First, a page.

Sex, Mortality and Jenga.
Many people have noted my disdain for classic board games. And while it’s true that I loathe Risk, Clue and Monopoly, one classic I’m all for is the madcap blocktastic game of Jenga. If you’re unfamiliar, the game is simple enough to explain. You have a tower made up of layers of bricks. The bricks have a length-width ratio of 3:1, so that 3 laying length to length to length make a perfect square. Layers are stacked with the bricks running one way, then the other, to form a sort of weave.
Players take turns removing a block and placing it on top of the tower. This placement continues the tower’s construction, so that it grows higher and higher as the game goes on. Eventually the loss of the lower bricks and the strain of the ever-rising summit cause the tower to collapse. Whoever made the building collapse is the loser. If you demand a winner, you can eliminate the loser from each round until only a winner remains, though less competitive circles are usually happy to just have one person lose and start again.
So what’s fun about building a tower over and over, only to watch it fall? Sisyphus was sentenced to something similar, and it was considered an eternal torture. Well, to quote Albert Camus: “The struggle itself towards the heights is enough to fill a man’s heart. One must imagine Sisyphus happy.”
Though he was talking finding meaning in a godless universe, and not playing Jenga, I think it still applies. Besides, imagine how much happier Sisyphus would have been stacking wooden blocks with his damned pals Tantalus and Prometheus instead of lugging that boulder.
There’s enough skill involved in Jenga for the hardcore competition-heads, but with simple enough rules and fast enough play to keep casual players entertained. The playing of the game is so intuitive, I’ve seen people who don’t speak the same language teach and be taught how to play. So while the Tower of Babel fell due to the sudden existence of other languages, the tower of Jenga continues to fall in spite of them.
Games can have any number of players, and coming up with variants and house-rules is easy. You can even play by yourself, trying to see just how high you can get the Tower to climb (the current world record is 40 and 2/3 block layers high).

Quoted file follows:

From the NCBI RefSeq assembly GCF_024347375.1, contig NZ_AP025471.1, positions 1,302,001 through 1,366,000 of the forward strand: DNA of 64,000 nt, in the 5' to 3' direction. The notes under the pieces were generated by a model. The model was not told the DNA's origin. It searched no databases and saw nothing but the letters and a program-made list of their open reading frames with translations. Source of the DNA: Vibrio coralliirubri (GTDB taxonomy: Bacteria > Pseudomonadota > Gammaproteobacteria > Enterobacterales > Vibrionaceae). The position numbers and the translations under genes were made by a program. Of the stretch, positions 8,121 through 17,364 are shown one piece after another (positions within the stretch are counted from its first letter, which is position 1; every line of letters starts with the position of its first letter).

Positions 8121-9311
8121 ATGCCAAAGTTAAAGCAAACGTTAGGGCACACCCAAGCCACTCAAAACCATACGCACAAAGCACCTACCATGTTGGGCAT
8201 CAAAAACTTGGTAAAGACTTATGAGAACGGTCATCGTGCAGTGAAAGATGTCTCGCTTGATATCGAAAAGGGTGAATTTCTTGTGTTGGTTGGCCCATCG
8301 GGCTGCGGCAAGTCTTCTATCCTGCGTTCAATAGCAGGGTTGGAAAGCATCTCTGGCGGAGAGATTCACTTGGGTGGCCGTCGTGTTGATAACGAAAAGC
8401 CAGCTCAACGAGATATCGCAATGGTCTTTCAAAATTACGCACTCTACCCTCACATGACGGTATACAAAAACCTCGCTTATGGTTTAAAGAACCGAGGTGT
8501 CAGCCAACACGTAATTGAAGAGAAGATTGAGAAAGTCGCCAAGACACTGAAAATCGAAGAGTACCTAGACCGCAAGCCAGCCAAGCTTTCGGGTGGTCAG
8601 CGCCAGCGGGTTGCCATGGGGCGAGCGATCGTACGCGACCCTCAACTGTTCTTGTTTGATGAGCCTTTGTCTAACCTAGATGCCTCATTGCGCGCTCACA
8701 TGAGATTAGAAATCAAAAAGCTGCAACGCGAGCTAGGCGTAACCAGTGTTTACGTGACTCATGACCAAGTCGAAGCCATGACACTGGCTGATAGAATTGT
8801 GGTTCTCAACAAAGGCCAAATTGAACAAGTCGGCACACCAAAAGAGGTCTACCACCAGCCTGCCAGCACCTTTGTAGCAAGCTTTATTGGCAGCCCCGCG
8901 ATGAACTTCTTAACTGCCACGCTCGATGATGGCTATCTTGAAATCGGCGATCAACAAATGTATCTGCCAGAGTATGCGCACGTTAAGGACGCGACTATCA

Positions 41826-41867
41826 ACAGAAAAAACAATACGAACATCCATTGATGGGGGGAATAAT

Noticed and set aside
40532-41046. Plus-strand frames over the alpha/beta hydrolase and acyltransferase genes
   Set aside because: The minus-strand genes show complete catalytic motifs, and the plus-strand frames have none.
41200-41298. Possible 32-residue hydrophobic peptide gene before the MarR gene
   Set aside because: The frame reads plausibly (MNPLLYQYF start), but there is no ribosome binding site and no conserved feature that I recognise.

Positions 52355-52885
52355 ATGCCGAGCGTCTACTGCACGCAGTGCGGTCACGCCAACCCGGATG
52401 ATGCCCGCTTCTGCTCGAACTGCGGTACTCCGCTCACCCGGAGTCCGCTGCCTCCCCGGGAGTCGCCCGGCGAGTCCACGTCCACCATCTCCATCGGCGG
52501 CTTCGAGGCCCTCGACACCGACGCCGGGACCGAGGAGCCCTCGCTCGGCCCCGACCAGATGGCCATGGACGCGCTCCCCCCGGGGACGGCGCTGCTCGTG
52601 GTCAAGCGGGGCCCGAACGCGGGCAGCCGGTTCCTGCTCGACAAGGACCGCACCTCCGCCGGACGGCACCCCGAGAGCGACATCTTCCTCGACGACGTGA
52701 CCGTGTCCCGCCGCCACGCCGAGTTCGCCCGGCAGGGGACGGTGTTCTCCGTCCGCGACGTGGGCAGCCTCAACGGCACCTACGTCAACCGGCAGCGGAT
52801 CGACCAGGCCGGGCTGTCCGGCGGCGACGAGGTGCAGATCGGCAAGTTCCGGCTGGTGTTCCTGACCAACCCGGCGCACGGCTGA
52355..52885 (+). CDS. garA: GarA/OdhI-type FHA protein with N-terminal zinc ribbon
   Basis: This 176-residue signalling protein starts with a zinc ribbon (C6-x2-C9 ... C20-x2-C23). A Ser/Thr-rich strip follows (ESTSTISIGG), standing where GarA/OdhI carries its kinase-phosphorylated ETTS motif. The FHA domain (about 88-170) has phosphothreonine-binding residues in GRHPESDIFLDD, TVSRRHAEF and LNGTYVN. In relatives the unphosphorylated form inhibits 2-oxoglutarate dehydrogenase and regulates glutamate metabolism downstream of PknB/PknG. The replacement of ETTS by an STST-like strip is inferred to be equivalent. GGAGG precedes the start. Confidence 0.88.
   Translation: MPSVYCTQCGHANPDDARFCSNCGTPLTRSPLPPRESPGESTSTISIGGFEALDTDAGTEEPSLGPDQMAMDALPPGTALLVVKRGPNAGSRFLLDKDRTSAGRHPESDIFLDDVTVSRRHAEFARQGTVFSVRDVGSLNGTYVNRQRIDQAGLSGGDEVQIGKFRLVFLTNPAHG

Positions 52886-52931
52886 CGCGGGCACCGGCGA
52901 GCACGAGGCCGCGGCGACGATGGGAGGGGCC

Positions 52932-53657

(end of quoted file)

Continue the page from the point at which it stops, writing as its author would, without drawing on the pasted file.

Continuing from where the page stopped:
First-time players often just try to keep the tower stable. If the tower is stable, it won’t fall, and if it doesn’t fall, you don’t lose. True enough. But no Jenga game can continue forever. The weave of blocks might as well be our own mortal coil, for each are as fragile and ultimately doomed. The tower must fall, and there will eventually be a loser. It’s up to you to make sure that loser is not you.
So instead of keeping the tower stable, you want it unstable: as unstable as possible without falling over. Every move has its own level of risk and reward. The more your move weakens the tower, the greater both risk and reward grow. Jenga becomes a game of proving the very limits of a construction’s stability and a player’s dexterity. In this testing of limits, there is fun to be had.
The mounting tension as the tower becomes higher and more unstable lends a delectable suspense to the game. When the tower falls, the tension is released, and all players are encouraged to yell “Jenga”. Though often whoever triggered the collapse is too busy shaking their head.
This pattern of rising tension followed by sudden release and ecstatic shouting is not unlike sex, and that may lend to it’s appeal. (Freudians, pay special note to the shapes of the blocks and tower.) The idea of attempting to get as close as possible to a certain point without exceeding it could also resemble lovemaking, as per Tantric sex. It then follows that the ‘loser’ of each round is the one who triggers his lover(s) orgasm(s) before their own, and hence does not join in the cathartic yelling.
Why do you think Jenga is fun? Or not fun? Is it just a game, or does it speak of something deeper?